February 2005

Plane cutlery is in vogue

by Jon Surmacz on February 21, 2005

At a time when dining at 37,000 feet is characterized by salty snacks, $5 turkey wraps and plastic cutlery, the flagship tableware from a fading era of air travel is turning up in places other than airplanes. Some are even turning up in fancy restaurants.

United gets urge to merge

by Jon Surmacz on February 18, 2005

United Airlines chief executive Glenn Tilton says it’s time for airlines to merge, and he wants United to take part in that consolidation. Tilton, speaking at an airline investor conference in New York on Thursday, did not say which airlines he expects would combine.

Finding old Florida

by Jon Surmacz on February 18, 2005

A steaming plate arrives at our table with bite-sized servings of alligator, catfish and frog legs. It comes with a side of cocktail sauce for dipping, in case we’re feeling adventurous. We aren’t. “Wait, wait,” we hear from the kitchen. “You have to try this.”

Senate rips security fee

by Jon Surmacz on February 17, 2005

Senate Republicans and Democrats united in criticism yesterday of President Bush’s proposal to increase security fees on airline tickets, saying that the costs of securing the nation’s aviation system should be paid for by government. Bush has proposed adding $3 to the existing $2.50 fee airline passengers pay for each flight.

Hertz backs off new fee

by Jon Surmacz on February 16, 2005

Hertz Corp. today cited backlash from corporate travel managers as it reversed a decision to levy a $2.50 charge on domestic reservations and put the fee on “indefinite hold.” According to a memo sent last week to corporate travel managers, the fee was to be enacted tomorrow.

Storm paralyzes cruise ship

by Jon Surmacz on February 15, 2005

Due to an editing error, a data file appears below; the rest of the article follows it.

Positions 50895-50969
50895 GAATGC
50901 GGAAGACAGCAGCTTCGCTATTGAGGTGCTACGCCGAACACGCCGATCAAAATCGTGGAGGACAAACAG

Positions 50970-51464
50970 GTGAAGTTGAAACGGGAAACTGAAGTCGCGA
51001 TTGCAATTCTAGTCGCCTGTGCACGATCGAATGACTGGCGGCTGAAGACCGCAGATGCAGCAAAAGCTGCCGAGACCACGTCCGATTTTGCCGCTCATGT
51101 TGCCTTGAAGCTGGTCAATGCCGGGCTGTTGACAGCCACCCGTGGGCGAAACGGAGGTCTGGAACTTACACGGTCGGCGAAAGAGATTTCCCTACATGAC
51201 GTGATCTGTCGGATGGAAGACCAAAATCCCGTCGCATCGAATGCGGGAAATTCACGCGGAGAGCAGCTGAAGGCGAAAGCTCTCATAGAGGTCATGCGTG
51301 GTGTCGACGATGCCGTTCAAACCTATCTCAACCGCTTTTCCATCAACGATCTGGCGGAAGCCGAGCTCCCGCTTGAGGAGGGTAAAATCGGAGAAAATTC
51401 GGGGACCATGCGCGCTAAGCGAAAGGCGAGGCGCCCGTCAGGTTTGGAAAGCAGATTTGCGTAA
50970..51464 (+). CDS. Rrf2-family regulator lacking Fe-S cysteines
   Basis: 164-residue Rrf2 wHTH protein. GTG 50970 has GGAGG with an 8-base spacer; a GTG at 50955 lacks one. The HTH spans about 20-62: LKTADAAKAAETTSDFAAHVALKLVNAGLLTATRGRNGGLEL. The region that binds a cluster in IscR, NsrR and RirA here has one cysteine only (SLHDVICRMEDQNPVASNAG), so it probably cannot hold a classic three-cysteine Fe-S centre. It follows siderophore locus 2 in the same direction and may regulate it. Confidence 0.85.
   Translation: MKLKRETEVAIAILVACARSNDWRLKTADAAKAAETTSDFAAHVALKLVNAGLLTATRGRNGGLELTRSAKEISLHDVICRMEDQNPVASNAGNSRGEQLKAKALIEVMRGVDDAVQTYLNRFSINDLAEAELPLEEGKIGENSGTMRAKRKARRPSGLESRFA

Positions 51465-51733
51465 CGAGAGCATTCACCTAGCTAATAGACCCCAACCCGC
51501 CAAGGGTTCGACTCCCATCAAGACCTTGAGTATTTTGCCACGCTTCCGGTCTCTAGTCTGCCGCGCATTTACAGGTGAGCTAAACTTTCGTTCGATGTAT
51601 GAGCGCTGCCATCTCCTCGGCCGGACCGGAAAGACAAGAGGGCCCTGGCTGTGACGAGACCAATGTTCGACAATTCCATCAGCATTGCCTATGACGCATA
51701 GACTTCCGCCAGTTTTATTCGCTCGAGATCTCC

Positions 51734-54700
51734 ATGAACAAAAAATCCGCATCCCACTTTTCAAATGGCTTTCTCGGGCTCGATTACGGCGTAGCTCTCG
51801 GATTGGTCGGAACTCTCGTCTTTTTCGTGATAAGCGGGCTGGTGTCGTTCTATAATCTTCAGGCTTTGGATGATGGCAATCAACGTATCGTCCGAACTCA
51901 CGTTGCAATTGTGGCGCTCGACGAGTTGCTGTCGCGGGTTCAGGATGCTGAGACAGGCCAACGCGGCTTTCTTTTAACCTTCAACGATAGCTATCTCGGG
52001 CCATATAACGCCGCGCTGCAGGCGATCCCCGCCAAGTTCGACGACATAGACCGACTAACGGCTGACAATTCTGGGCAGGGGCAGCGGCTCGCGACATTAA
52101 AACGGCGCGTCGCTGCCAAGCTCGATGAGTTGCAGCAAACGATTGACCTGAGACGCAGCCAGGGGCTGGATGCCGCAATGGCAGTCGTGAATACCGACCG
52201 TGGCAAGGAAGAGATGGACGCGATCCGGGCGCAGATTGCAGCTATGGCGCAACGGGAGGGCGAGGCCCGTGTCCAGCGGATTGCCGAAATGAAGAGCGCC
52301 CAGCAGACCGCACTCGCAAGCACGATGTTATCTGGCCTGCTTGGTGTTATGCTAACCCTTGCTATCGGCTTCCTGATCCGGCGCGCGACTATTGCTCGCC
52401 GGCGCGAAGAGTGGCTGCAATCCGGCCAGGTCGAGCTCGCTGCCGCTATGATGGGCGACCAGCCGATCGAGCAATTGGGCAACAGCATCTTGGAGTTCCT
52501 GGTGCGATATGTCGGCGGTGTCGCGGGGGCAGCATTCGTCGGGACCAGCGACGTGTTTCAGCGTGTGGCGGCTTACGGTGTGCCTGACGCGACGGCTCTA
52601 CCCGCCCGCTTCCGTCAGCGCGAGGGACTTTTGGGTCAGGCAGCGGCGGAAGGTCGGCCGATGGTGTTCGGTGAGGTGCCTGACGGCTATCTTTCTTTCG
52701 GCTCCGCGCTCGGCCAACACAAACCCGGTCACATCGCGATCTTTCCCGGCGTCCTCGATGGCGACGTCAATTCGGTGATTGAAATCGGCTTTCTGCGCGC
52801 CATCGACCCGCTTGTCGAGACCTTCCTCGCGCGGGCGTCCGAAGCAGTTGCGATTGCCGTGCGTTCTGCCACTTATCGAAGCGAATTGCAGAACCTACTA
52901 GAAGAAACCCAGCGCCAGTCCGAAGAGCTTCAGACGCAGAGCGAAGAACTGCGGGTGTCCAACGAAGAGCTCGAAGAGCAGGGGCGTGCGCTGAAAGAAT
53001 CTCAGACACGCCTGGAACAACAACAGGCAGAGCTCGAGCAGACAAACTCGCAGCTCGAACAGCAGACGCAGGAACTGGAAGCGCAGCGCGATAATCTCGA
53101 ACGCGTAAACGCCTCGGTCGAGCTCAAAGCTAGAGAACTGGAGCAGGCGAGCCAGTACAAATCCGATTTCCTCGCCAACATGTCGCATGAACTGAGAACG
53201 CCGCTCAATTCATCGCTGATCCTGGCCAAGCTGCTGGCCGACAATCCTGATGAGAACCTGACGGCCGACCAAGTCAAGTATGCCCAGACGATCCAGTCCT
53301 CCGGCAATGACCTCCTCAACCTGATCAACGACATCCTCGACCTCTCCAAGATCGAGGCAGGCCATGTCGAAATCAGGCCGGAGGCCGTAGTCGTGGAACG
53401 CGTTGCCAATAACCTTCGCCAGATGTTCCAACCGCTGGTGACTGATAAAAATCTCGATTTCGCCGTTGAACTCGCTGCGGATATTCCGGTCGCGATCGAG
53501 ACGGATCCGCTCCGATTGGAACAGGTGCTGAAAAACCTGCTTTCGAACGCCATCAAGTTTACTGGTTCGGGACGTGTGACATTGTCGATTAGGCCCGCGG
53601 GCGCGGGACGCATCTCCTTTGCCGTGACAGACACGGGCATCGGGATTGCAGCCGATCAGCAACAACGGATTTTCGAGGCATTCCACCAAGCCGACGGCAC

A cruise liner carrying 791 passengers and crew was limping towards a Sardinian port last night after a storm knocked out its engines and forced it to call for help. French and Spanish rescue aircraft and boats went to the assistance of the vessel Grand Voyager, which was en route from Tunisia to Barcelona.

3 steps to a low fare

by Charlie Leocha on February 15, 2005

The airline-pricing world is still evolving. Over the past few years, the Internet has allowed travelers to easily compare prices and encouraged the growth of the low-cost airlines. Only months ago, the best airfares were found on Expedia, Travelocity, Orbitz and Priceline. Not anymore.

Love is in the air

by James Wysong on February 14, 2005

I recently flew with a senior flight attendant who told me that she joined the mile-high club 35 years ago with a total stranger on Valentine’s Day, and has been married to him ever since. She says it’s not a total coincidence that her son is also 35 and named John.

Agents: cut tsunami rates

by Jon Surmacz on February 14, 2005

Hotels trying to lure back tourists on the tsunamit-hit Thai resort island of Phuket have slashed their prices by about 50 percent but apparently not low enough for some foreign travel agents. A group of British travel agents is seeking additional cuts.

Cruise prices soar

by Jon Surmacz on February 11, 2005

Travel agent Joe Canino is noticing something happening to his customers booking cruises that he hasn’t seen in a while: sticker shock. Higher ticket prices and an insatiable demand among vacationers have the cruise lines basking in the smoothest sailing since the tough times prompted by the 2001 economic recession.